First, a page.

Lee v. Houston County, Alabama et al, No. 1:2012cv01018 - Document 35 (M.D. Ala. 2013)

Court Description: MEMORANDUM OPINION AND ORDER: it is hereby ORDERED that Dft Houston County's 20 Motion to Dismiss is GRANTED, and Plf's claims against Houston County are DISMISSED WITH PREJUDICE; A separate final judgment is forthcoming. Signed by Honorable Judge Mark E. Fuller on 9/4/2013. (wcl, )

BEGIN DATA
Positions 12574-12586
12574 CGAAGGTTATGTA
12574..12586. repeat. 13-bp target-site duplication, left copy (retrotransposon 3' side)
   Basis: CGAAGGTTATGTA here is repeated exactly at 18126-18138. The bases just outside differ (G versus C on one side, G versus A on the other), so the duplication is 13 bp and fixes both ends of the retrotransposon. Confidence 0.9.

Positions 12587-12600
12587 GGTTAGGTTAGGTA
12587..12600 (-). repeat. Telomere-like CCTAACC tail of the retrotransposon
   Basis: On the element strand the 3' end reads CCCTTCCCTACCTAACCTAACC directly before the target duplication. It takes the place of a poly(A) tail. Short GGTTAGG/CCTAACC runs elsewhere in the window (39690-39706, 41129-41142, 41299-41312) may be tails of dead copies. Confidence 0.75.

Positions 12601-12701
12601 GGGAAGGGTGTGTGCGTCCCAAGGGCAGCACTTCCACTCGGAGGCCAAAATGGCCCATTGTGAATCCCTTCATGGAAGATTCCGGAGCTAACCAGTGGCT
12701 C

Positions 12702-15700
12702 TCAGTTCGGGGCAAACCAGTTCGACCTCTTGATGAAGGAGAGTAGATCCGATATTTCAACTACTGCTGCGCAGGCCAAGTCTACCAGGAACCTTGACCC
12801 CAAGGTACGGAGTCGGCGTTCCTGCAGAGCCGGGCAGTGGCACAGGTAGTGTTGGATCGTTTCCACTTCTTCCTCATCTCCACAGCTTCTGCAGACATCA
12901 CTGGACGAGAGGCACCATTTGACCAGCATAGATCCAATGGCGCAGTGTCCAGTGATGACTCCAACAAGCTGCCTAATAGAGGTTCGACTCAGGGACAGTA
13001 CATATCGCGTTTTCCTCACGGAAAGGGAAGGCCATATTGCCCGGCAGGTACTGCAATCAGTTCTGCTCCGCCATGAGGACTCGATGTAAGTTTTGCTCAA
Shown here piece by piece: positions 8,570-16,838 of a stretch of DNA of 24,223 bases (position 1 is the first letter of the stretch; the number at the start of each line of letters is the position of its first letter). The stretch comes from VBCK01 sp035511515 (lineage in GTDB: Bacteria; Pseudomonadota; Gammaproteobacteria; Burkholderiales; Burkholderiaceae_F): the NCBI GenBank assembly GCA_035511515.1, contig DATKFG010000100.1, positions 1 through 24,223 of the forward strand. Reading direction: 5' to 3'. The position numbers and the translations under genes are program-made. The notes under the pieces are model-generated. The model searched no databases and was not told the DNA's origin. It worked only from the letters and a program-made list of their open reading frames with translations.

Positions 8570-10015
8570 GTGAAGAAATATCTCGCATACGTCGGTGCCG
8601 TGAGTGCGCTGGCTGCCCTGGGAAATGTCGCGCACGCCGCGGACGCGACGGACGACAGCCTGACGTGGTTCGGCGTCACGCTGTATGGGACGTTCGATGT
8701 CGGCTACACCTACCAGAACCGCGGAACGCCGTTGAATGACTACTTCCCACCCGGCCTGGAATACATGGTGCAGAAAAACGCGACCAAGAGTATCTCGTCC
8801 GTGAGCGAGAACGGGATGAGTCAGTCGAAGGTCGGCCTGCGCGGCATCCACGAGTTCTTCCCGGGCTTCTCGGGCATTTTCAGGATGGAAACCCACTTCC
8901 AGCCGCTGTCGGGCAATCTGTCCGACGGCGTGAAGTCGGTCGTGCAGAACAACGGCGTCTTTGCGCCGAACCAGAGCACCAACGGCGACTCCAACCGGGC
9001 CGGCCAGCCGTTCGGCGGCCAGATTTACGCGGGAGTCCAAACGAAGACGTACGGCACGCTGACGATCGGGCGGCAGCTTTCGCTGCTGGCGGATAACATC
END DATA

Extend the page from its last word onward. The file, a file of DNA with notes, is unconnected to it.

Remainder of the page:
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IN THE UNITED STATES DISTRICT COURT FOR THE MIDDLE DISTRICT OF ALABAMA SOUTHERN DIVISION RESSIE NICOLE LEE, Plaintiff, v. CASE NO.: 1:12-CV-1018-MEF (WO Do Not Publish) HOUSTON COUNTY, ALABAMA, et al., Defendant. MEMORANDUM OPINION AND ORDER I. INTRODUCTION Plaintiff Ressie Nicole Lee ( Plaintiff or Lee ) brings this action against Defendants Houston County, Alabama, the Houston County Sheriff, and several correctional officers employed at the Houston County Jail in Dothan, Alabama, alleging violations of her constitutional rights under the United States Constitution. Specifically, Lee claims that her Eighth Amendment right to be free from cruel and unusual punishment was violated when she was detained at the Houston County Jail. This cause is before the Court on the Motion to Dismiss or in the Alternative for Summary Judgment (Doc. #20) filed by Houston County, Alabama (the County ), pursuant to Federal Rule of Civil Procedure 12(b)(6). After reviewing the submissions of the parties, the Court finds that, for the reasons set forth below, the motion is due to be GRANTED. 1 II. JURISDICTION AND VENUE The Court has subject-matter jurisdiction over this action pursuant to 28 U.S.C. § 1331 (federal question). The parties do not contest personal jurisdiction or venue, and the Court finds adequate allegations supporting both. III. FACTS On November 20, 2012, Lee filed an action pursuant to 42 U.S.C. § 1983 for alleged violations of her Eighth Amendment right to be free from cruel and unusual punishment. Named as defendants in the suit are the Houston County Sheriff (the Sheriff ) in his individual capacity, several Houston County correctional officers in their individual capacities, unnamed officers at the jail in their individual capacities, and the County. (Doc. #1.) The complaint alleges that, on or about March 14, 2012, Lee was booked into the Houston County Jail in Dothan, Alabama. Lee had recently given birth and was still bleeding as a result. Upon her arrival at the jail, Lee requested sanitary napkins and tissue from two correctional officers. The officers did not provide Lee with sanitary napkins or tissue and instead told her to use her hands. As a result, Lee bled profusely through her clothes. Later, Lee was given some sanitary napkins from Officer Hunter, but she used them up within four days. By the end of the week, Lee, still bleeding heavily, used socks and cut-up clothing to pad herself against the bleeding. After bleeding through the sock she was using, Lee asked Officer Sap for more sanitary napkins, which she gave to her but then immediately took back. Lee was subsequently placed in lockdown for twenty days. During this period, Lee bled profusely 2 and persistently through her clothes and onto the floor. Lee claims that, during this time, she was compelled to remain dirty, stinking, humiliated, and in great discomfort. IV. LEGAL STANDARD1 A motion to dismiss tests the legal sufficiency of the complaint. Fed. R. Civ. P. 12(b)(6). It does not delve into disputes over the proof of the facts alleged such a crucible is reserved for the summary judgment stage. With this in mind, the Court accepts as true all well-pled factual allegations in the complaint, viewing them in the light most favorable to the plaintiff. Pielage v. McConnell, 516 F.3d 1282, 1284 (11th Cir. 2008); Am. United Life Ins. Co. v. Martinez, 480 F.3d 1043, 1057 (11th Cir. 2007). The Court will grant a motion to dismiss when, on the basis of a dispositive issue of law, no construction of the factual allegations will support the cause of action. Marshall Cnty. Bd. of Educ. v. Marshall Cnty. Gas Dist., 992 F.2d 1171, 1174 (11th Cir. 1993). A motion to dismiss also requires compliance with minimal pleading standards. Indeed, although a plaintiff s complaint generally need only contain a short and plain statement of the claim showing that the pleader is entitled to relief, Fed. R. Civ. P. 8(a)(2), the plaintiff must still allege enough facts to state a claim to relief that is plausible on its face. Bell Atlantic Corp. v. Twombly, 550 U.S. 554, 570 (2007). A claim has facial plausibility when the plaintiff pleads factual content that allows the court to draw the reasonable inference that the defendant is liable for the misconduct alleged. Ashcroft v. 1 In reaching its decision, the Court did not consider the affidavit of Mark S. Culver, Chairman of the Houston County Commission, which the County attached to its brief in support of its motion to dismiss. Thus, there is no need to convert the present motion into one for summary judgment under Federal Rule of Civil Procedure 12(d). 3 Iqbal, 556 U.S. 662, 663 (2009). Moreover, the plaintiff must provide more than labels and conclusions, and a formulaic recitation of the elements of a cause of action will not do. Twombly, 550 U.S. at 559. Nor does it suffice if the pleadings merely leave open the possibility that a plaintiff might later establish some set of undisclosed facts to support recovery. Id. at 561. V. DISCUSSION Lee seeks to hold the County liable for the correctional officers failure to provide her with sanitary napkins, which she claims caused her to suffer humiliation, discomfort, and a potential infection. In its motion to dismiss, the County argues that it has neither actual nor legal authority to establish rules, policies, or procedures for the Sheriff or the jail, and thus, it cannot be held liable for the actions of the correctional officers. Lee responds by pointing to Alabama law, as well as Eleventh Circuit jurisprudence, which clearly establishes that a county can be sued when the acts or policies of its sheriff are deliberately indifferent to a substantial risk of serious harm and that harm results in a plaintiff s injuries. Additionally, Lee contends that sheriffs and deputies are agents of the county they serve because they are paid by the county, bonded by the county, wear uniforms displaying the county name, and drive county vehicles; therefore, Lee reasons that the acts of the Houston County Sheriff and the correctional officers should be imputed to the County. Houston County may be held liable for claims arising under § 1983 for acts that it is actually responsible for acts which [Houston County] has officially sanctioned and ordered. Pembaur v. City of Cincinnati, 475 U.S. 469, 479 80 (1986) (citing Monell v. New 4 York City Dep t of Soc. Servs., 436 U.S. 658 (1978)). In Alabama, a county does not have the inherent authority to sanction actions that are not expressly delegated to it by the state legislature. See Turquitt v. Jefferson Cnty., Ala., 137 F.3d 1285, 1289 (11th Cir. 1998). Accordingly, a suit may only be brought against a county for breaching a duty that the Alabama legislature has expressly delegated to it. Id. Thus, the Court s analysis turns on the duties that are specifically delegated to and within the purview of Houston County under Alabama law. Alabama counties are given some duties with respect to county jails, but those duties are limited. Id. To begin, counties are responsible for funding the operation of the jail. Ala. Code § 11-14-13. This includes covering necessary expenses such as clothing, bedding, electricity, and sanitation, Ala. Code §§ 11-12-15(a)(1), 11-14-20, and appropriating funds for the salaries of the sheriff and jail personnel. Ala. Code §§ 11-12-15(a)(2), 36-22-16. However, the United States Supreme Court has held that the duty of Alabama counties to pay sheriffs salaries does not translate into control over [them]. McMillian v. Monroe Cnty., Ala., 520 U.S. 781, 791 (1997). Alabama counties must also erect and maintain jails that are of sufficient size and strength to secure prisoners. Ala. Code §§ 11-14-10,-13. In construing these provisions, Alabama courts have made clear that the duty of the county to erect and maintain a county jail pertains exclusively to the physical plant of the jail, Turquitt, 137 F.3d at 1290, and only requires that the county keep the jail and all equipment therein in a state of repair. Keeton v. Fayette Cnty., 558 So. 2d 884, 886 (Ala. 1989). While Alabama counties are delegated the above duties, none of these duties relates to the daily operation of the jails or to the supervision of inmates. Turquitt, 137 F.3d at 5 1289. Instead, under Alabama law, the supervision of inmates in county jails is expressly delegated to the sheriffs not the counties and sheriffs are controlled by state executive agencies not the counties. See Ala. Code § 14-6-1 (the sheriff has the legal custody and charge of the jail in his county and all prisoners committed thereto ); Turquitt, 137 F.3d at 1289. As such, in Alabama, a sheriff s authority over the daily operations of the jail and the supervision of inmates is independent from the county. See King v. Colbert Cnty., 620 So. 2d 623, 625 (Ala. 1993). As previously stated, the County may be held liable for the actions of the Sheriff and the correctional officers only where the injuries sustained by Lee were a result of policymaking on the part of the County, and such policymaking was within the purview of the limited responsibilities delegated to the County through the Alabama legislature. See City of St. Louis v. Praprotnik, 485 U.S. 112, 123 (1988). In this case, the County asserts that Lee has failed to allege any injury that arises out of or relates to any legal duty imposed upon the County under Alabama law, such as dangerous prison conditions resulting from overcrowding or underfunding of the facility. To the contrary, the complaint merely alleges improper actions on the part of the correctional officers, with no allegations that the County was aware of the purported improper behaviors of the correctional officers, that the County condoned this behavior, or that this behavior was the result of a custom or policy of the County. While Plaintiff contends that the County s motion must be denied because Alabama law clearly establishes that a county is a corporate body with the power to be sued, (Doc. #27, ¶ 2), this argument ignores the principle that a county may only be sued for actions for 6 which it is responsible. See Pembaur, 469 U.S. at 479 80. Indeed, the mere fact that a county may be a proper party to a suit in certain circumstances does not necessitate that the County is a proper party in this suit. Moreover, under these facts, Plaintiff s reliance on Hale v. Tallapoosa County, 50 F.3d 1579, 1582 (11th Cir. 1997), and Marsh v. Butler County, Alabama, 268 F.3d 1014 (11th Cir. 2001), is misplaced. Both of those cases premised the county s liability on a failure to adequately fund or physically maintain the jail facilities. See Hale, 50 F.3d at 1584; Marsh, 268 F.3d at 1027 28. In this case, however, Lee s claims do not stem from, nor does her complaint allege, any purported failure by the County to adequately fund the jail or to properly maintain it. Finally, Lee s argument that her suit against the County is proper because the deputies serve the County, are paid by the County, wear Houston County uniforms, and drive County vehicles is not persuasive. As previously noted, the McMillian Court held that an Alabama county s duty to pay the sheriff s salary does not translate into control over him, see McMillian, 520 U.S. at 791, and the Court is confident that this reasoning equally supports the conclusion that the deputies wearing of Houston County uniforms and driving county vehicles does not impute liability to the County for Lee s claims. VI. CONCLUSION Based on the foregoing, it is hereby ORDERED that Defendant Houston County s Motion to Dismiss (Doc. #20) is GRANTED, and Plaintiff s claims against Houston County are DISMISSED WITH PREJUDICE. A separate final judgment is forthcoming. DONE this the 4th day of September, 2013. 7 /s/ Mark E. Fuller UNITED STATES DISTRICT JUDGE 8